Using Local File-based Git — Server Laziness

My problem this week: I wanted to share some work with a colleague. Unfortunately we have not yet setup our caplab environment with git server. Nor did i want to push this particular project to GitHub or Unfuddle. My alternative was a file-based setup:

  1. Each developer’s machine has it’s own Git repository.
  2. On my machine I had an extra ‘master’ repository that other developers could push into.
  3. In the example below the local developer repos is called ‘local’ and the master is called ‘remote’
  4. The master repository could be on a network drive as well.

Developer’s workflow: Push changes to ‘remote’:
[code lang=”bash”]
cd local #developer’s local repository
git pull ../remote master #get the latest code from ‘remote’ repository
git push ../remote master #push the recent commits from here to the ‘remote’ folder

Git remote makes it easier

In stead of using a path in “git pull ../remote master”, it’s even easier to add the path just like you would do on GitHub or similar:

[code lang=”bash”]
git remote add origin ../remote/ #one time for all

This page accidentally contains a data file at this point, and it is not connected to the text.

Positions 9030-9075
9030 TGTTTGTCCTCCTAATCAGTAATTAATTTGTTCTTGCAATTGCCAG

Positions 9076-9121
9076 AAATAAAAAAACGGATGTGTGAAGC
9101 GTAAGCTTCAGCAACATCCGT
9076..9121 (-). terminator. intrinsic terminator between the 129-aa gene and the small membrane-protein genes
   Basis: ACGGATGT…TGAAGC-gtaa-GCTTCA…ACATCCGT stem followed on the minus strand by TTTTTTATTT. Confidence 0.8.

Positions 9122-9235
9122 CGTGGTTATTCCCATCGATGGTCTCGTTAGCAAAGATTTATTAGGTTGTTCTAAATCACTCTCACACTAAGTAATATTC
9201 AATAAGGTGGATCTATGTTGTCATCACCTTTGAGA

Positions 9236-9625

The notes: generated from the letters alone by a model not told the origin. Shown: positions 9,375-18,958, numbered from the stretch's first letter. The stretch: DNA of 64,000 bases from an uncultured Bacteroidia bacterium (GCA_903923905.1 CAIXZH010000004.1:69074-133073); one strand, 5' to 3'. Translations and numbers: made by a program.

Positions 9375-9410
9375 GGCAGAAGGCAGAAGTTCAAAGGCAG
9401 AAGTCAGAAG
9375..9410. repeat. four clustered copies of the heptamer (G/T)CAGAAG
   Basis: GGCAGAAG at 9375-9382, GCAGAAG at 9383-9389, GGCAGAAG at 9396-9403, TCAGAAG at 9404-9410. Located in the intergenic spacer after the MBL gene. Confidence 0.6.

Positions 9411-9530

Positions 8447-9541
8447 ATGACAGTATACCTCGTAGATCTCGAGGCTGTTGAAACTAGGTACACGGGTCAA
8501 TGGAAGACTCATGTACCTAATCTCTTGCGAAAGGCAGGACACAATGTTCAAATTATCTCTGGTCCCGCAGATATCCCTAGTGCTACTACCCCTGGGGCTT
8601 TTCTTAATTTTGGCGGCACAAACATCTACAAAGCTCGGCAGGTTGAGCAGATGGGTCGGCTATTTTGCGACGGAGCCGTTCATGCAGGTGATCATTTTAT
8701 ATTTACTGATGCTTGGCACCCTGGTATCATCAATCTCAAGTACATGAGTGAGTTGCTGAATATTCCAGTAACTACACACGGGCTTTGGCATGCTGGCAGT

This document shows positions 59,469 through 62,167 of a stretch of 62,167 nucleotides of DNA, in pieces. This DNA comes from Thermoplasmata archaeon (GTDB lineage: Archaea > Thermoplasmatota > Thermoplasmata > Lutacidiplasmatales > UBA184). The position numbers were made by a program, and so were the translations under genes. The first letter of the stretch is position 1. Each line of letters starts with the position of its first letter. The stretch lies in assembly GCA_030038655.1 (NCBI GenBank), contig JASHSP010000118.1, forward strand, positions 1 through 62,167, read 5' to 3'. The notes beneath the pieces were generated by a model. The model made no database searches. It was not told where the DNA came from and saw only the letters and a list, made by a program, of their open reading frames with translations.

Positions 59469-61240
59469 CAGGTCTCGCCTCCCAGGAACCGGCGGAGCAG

git pull origin master # pull from the ‘remote’ directory
git push origin master #push recent commits from here to the ‘remote’ folder

Bonus tip: Using remote git to SSH server

It’s real easy to make a remote backup copy of your Git repository even if you have not set up a git server. Here is an example of how I did it on a server where I have SSH access to:

[code lang=”bash”]
git remote add origin ssh://
Setup the repository on the remote server:
[code lang=”bash”]
$ ssh
Welcome to!
$ mkdir project.git && cd project.git/
$ git –bare init
Initialized empty Git repository in /home/jesper/project.git
$ exit

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